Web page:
Is there any question you wish more people would ask you, that they haven’t?

James Lawrence:          I have never had that question. I think people have really asked a lot of questions, again, I’m a more private person than anything else, and so I tend not to think of, “What else can people ask me?”

Lewis Howes:               What’s the thing that would help everyone listening or watching right now, that we haven’t shared, that could really help move people forward in their life in some way?

James Lawrence:          Forgiveness, whether it’s with you or other people, and stop having those negative conversations with yourself. They’re hypothetical, and they’re holding us back, and so, I think, if people can have those quick conversations and, again, forgive and move forward and be lighthearted, that’s going to be the key.

Lewis Howes:               Awesome! Okay, final question: What’s your definition of greatness?

James Lawrence:          What’s my definition of greatness? For me, right now, in this space in my life, it’s being an example to my kids. I don’t want to be remembered for the 50, I want to be remembered for being a dad. And it’s cliché, but my kids are young and they’re in an impactful part of their years.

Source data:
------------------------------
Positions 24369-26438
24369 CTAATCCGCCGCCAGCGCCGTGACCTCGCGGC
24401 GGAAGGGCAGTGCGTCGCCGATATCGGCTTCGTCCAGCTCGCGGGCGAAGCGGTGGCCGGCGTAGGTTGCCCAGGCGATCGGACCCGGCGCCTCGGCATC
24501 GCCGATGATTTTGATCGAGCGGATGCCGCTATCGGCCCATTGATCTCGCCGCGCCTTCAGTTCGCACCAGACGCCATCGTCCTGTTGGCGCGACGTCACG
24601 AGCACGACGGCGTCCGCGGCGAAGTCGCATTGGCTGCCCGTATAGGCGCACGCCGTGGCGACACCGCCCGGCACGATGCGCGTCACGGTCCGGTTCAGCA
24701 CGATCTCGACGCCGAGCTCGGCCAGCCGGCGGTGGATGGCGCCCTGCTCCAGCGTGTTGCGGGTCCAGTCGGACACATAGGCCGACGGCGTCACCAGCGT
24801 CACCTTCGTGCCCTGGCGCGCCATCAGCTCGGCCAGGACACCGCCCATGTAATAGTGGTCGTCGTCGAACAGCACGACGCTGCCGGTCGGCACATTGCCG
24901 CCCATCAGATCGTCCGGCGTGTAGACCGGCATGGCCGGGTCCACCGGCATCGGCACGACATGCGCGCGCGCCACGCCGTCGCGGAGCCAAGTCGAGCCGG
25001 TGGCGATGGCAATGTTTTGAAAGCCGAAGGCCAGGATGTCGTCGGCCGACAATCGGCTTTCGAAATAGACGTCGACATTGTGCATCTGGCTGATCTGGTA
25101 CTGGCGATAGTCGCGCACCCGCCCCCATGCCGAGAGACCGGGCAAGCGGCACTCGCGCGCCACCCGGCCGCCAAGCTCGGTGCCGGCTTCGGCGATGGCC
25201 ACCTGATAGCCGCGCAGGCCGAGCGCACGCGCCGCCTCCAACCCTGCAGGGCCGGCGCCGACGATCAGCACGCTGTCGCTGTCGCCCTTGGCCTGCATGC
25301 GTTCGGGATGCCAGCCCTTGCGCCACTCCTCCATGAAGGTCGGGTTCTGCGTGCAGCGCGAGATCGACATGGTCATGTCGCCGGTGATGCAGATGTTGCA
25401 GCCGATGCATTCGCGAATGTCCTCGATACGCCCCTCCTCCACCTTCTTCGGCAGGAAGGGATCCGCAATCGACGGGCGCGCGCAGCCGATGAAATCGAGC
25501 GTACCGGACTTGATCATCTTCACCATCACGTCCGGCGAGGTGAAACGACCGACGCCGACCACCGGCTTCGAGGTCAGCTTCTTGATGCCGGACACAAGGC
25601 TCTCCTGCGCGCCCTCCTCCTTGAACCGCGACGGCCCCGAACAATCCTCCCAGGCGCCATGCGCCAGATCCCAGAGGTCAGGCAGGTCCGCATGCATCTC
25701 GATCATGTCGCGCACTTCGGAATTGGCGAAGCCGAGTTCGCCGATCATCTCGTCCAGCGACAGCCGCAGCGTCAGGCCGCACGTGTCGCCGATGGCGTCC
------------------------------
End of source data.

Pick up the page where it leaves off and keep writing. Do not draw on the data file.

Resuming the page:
So, greatness, to me, is having my kids, me being a hero to my kids.

Lewis Howes:               Love it! James, thank you, man!

James Lawrence:          You bet. Thanks!

Lewis Howes:               That’s great!

There you have it, my friends! Do you feel like you’re becoming more superhuman, and like you can achieve the impossible, already? After this interview? For me, I feel like I can, and I’ve already agreed to take on an extreme activity that I would never probably do, after listening to James.

For me, he’s inspired me to get out of my comfort zone, even more. Because I push myself hard, I train hard, but I do it in the way that I want to. I put myself through pain in the ways that I want to, and now is the time to challenge myself in other ways and types of pain that I don’t want to. Types of endurance events that I’m not excited about. But I’m going to do one, because he inspired me.

So, let me know what you guys thought of this episode, again, lewishowes.com/653. Share on Instagram, @LewisHowes, all the show notes, the link, the book, the full video interview is back at our website as well, at lewishowes.com.

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I love you guys so very much, and as Maya Angelou said, “You may encounter many defeats, but you must not be defeated. In fact, it may be necessary to encounter the defeats, so you can know who you are, what you can rise from, how you can still come out of it.”

I love you; you know what time it is: It’s time to go out there and do something great!

Music Credits:

Music Credit:

We Were Infinite by Inukshuk